Simon Dowling: before anyone buys into your ideas, they decide whether to buy into you

by |September 16, 2016

work-with-meAdapted excerpt from Work with Me: How to get people to buy into your ideas by Simon Dowling.

I was sitting in a café with my client Susan, a senior manager for a large organisation, while we did some planning together for an upcoming conference. Susan’s phone rang. ‘Sorry,’ she said, glancing at the screen. She identified the caller, rolled her eyes and turned the phone facedown on the table. ‘No thank you,’ she said with a sigh, as if she was speaking to the rejected caller.

‘Bad news?’ I asked.

‘He’s hard work – and he only started with our business a few months ago.’

How do you think this person (whoever the caller was) was going to achieve anything in the company if he couldn’t get others to take his calls? The barriers were up before the work had even begun. It was going to be a long, hard struggle to get Susan to agree or cooperate with anything. Bad news if Susan is your boss!

People buy people first

Before anyone buys into your ideas, proposals or strategies, they decide whether to buy into you. This includes deciding whether they will even listen to you.

Here are some of the questions your target audience might ask themselves about you (at a conscious or unconscious level):

•    Do you know what you’re talking about?
•    Can I trust you?
•    Are you just in this for yourself, or do you have my best interests at heart?
•    Do you have your act together?
•    Do I enjoy your company, or do you drain me?
•    Do you get how the world works?

These are the types of judgements we make about others all the time, typically based on scant evidence. As humans, we unconsciously judge a book by its cover. Psychologists call this thin slicing. Every time we make a judgement like this, it shapes the way we perceive a person, and those perceptions affect the way we feel about them. It’s in this way that, as the Japanese proverb says, ‘a reputation of a thousand years may depend upon the conduct of a single hour’.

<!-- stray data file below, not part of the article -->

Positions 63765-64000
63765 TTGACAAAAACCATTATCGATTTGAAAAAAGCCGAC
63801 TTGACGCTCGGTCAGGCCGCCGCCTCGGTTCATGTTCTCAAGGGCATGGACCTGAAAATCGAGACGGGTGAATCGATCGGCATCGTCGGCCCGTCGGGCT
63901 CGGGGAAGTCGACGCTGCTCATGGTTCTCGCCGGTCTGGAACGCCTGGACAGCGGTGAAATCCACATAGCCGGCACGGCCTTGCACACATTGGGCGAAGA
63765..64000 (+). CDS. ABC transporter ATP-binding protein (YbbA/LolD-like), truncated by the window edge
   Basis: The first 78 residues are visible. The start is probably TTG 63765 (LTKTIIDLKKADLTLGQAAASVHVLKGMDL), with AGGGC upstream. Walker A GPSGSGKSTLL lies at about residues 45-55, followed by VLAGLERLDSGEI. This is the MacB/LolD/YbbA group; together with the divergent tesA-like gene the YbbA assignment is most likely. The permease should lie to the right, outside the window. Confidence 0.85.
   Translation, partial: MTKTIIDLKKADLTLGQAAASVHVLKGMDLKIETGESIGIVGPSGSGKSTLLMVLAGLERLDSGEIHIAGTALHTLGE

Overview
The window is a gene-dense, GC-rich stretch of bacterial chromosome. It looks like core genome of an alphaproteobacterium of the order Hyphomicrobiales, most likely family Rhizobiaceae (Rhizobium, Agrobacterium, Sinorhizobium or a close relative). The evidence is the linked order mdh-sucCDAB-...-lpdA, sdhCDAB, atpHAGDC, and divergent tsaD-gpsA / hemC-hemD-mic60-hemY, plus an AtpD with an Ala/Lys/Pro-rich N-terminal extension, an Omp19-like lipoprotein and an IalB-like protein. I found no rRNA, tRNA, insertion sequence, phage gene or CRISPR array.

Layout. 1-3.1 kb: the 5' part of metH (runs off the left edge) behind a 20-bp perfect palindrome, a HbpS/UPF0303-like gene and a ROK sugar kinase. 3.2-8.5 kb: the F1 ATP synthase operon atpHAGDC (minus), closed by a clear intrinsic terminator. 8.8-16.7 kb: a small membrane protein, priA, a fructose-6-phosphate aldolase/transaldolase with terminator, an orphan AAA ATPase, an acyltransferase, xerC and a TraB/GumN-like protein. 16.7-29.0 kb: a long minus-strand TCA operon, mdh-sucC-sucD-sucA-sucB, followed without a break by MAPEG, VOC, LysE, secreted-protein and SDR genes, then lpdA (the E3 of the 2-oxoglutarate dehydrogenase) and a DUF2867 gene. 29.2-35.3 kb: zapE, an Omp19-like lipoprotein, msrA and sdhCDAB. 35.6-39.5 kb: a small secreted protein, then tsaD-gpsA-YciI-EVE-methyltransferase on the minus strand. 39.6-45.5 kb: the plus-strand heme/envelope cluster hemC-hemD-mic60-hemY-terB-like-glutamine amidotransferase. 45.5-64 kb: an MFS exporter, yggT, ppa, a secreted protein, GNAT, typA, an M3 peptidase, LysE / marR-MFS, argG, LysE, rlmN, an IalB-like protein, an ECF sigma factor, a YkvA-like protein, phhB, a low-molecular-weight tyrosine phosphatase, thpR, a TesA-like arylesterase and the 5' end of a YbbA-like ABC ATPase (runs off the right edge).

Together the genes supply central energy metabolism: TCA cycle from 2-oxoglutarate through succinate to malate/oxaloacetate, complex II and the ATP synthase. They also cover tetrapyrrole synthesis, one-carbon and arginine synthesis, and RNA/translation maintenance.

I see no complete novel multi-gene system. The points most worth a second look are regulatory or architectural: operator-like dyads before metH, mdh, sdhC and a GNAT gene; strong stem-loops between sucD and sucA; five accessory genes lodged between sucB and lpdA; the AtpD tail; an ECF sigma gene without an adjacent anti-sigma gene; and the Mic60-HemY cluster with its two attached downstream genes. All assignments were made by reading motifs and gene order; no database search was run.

So what reputation do you create for yourself in any given moment? When your key stakeholders – the people whose cooperation you depend on to get things done – see your name pop up on their phones, or in their inbox, do they feel inclined to help or to run in the opposite direction? Do they look forward to a meeting with you? Do they view you as someone who has credibility?

Champions of buy-in do everything they can to create a positive emotional response in those they communicate with, from the very beginning. This favourable feeling is what I call a bias to yes. Here’s a few things you can do to create a bias to yes in your stakeholder relationships:

dowling

1. Be clear in your intent. How do you want others to experience you? What are the two or three words you’d like them to use to describe you if I bumped into them in the street? Do those intended perceptions support your ability to influence and generate buy-in? Be clear about your intentions and then work hard to align what you say and do with that intent – after all, your words and actions are all people have to go on.